Background and objectives Rheumatoid factors (RF) and the disease-specific anti-citrullinated protein autoantibodies (ACPA) coexist in the joints of rheumatoid arthritis (RA) patients were they probably contribute to synovitis. We showed that monoclonal IgM paraproteins with RF activity from patients with mixed cryoglobulinemia enhance the FcγR-mediated proinflammatory response of macrophages to ACPA immune complexes (ACPA-IC). Our aim was to investigate the influence of IgM RF from RA patients on the FcR- and complement-dependent effects of ACPA-IC and to examine that of RA-associated IgA RF.
Materials and methods M-CSF-differentiated macrophages were stimulated in a serum-free medium by ACPA-IC formed with plate-bound citrullinated fibrinogen in the absence or presence of one of 5 IgM RF or 3 IgA RF fractions purified from RA serum pools by sequential affinity chromatography. Pro-inflammatory and immunoregulatory cytokines were assayed in the culture supernatants. The expression of IgM and/or IgA receptors was analysed by flow cytometry and their contribution to TNF-α secretion prompted by RF-containing ACPA-IC was evaluated. The complement activation capacity of ACPA-IC formed in the absence or presence of IgM or IgA RF was compared by ELISA measuring deposition of the terminal C5b–9 complex.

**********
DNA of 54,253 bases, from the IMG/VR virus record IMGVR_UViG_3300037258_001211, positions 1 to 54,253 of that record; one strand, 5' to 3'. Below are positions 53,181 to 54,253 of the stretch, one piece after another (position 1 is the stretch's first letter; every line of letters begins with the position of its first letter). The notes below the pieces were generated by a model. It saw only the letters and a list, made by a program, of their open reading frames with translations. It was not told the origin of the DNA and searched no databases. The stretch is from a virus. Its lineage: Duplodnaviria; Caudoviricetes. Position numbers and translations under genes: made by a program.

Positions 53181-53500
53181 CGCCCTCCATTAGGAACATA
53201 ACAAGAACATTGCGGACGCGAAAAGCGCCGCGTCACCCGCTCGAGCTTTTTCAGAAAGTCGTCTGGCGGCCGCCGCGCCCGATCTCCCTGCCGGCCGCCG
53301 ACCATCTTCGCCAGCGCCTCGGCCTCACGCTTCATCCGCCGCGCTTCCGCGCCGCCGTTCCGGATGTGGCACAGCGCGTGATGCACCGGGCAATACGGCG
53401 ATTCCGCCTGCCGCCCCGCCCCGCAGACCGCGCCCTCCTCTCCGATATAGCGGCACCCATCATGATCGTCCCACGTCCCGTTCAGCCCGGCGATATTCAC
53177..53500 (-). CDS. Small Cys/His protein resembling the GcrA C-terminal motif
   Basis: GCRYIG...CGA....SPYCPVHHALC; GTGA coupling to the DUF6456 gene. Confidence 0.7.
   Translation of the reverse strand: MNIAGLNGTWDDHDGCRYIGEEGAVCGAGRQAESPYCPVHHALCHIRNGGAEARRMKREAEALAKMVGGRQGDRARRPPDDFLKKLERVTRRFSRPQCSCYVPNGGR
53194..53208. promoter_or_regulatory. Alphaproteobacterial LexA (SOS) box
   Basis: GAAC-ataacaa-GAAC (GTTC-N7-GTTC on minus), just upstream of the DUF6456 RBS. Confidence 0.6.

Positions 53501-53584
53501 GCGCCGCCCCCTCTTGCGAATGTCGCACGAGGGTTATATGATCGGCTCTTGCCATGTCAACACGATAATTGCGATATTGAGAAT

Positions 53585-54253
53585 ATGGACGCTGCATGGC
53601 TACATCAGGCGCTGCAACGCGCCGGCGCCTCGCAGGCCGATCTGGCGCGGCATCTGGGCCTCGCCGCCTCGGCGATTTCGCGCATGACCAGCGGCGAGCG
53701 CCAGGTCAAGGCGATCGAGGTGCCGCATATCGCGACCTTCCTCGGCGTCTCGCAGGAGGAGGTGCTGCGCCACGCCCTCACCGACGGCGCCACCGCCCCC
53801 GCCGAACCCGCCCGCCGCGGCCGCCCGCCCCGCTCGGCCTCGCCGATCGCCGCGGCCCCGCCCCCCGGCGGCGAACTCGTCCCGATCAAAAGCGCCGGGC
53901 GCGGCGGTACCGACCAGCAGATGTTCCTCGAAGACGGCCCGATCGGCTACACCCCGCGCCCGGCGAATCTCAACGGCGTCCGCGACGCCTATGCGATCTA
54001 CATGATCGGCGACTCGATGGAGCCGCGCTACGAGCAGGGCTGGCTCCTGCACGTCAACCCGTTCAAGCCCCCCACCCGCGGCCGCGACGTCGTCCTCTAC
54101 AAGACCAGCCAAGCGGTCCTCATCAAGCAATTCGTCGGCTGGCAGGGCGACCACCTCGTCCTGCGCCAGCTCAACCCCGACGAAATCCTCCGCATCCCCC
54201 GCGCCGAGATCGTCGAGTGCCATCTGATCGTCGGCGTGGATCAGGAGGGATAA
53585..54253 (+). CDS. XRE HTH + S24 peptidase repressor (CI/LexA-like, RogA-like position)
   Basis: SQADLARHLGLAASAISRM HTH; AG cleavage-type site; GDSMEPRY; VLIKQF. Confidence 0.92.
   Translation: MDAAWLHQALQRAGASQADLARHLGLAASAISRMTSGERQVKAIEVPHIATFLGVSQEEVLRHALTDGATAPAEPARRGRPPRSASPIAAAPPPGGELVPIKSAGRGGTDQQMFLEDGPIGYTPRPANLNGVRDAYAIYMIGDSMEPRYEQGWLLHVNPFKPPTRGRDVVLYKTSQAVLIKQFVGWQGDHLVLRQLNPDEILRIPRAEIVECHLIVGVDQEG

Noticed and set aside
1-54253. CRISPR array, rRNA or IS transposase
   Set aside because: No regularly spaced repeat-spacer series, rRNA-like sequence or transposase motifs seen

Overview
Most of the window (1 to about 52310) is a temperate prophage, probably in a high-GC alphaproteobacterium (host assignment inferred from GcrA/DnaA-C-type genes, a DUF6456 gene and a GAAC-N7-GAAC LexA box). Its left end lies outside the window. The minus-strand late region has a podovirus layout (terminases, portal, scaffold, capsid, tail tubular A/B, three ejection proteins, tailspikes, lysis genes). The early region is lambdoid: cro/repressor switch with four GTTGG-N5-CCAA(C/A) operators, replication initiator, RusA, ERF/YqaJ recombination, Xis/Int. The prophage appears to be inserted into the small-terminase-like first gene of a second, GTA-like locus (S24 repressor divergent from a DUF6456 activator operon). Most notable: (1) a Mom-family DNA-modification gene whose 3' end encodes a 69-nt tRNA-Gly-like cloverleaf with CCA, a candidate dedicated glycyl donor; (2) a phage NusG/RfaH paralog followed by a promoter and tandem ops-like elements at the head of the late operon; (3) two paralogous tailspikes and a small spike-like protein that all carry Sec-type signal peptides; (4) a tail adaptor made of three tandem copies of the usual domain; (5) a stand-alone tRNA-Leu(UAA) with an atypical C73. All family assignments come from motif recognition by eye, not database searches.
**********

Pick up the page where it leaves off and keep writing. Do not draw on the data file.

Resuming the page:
Results When stimulated by ACPA-IC formed in the presence of IgM RF or IgA RF fractions, M-CSF-generated macrophages skewed their cytokine response toward inflammation, with an increase of the TNF-α:IL-10 ratio and of the IL-6 and IL-8 secretions, and a decrease of the IL-1Ra:IL 1β ratio. The participation of an IgM receptor in the IgM RF-mediated amplification of the inflammatory response of macrophages was excluded, notably as they did not express any established receptor for IgM. However, the macrophages expressed FcαRI and blocking its interaction with IgA inhibited the IgA RF-mediated amplification of TNF-α secretion induced by ACPA-IC. LPS further amplified the TNF-α response of macrophages to IgM or IgA RF-containing ACPA-IC. Finally, the presence of IgM RF or of IgA RF increased the capacity of ACPA-IC to activate the complement cascade.
Conclusions Specifically using autoantibodies found in RA patients, the strong complement-dependent and FcR-mediated proinflammatory effect of macro-IC including both ACPA and IgM RF or IgA RF is established, strongly reinforcing the hypothesis of their high pathogenic potential. Simultaneous FcR triggering by these macro-IC and TLR4 ligation possibly makes a major contribution to RA synovitis.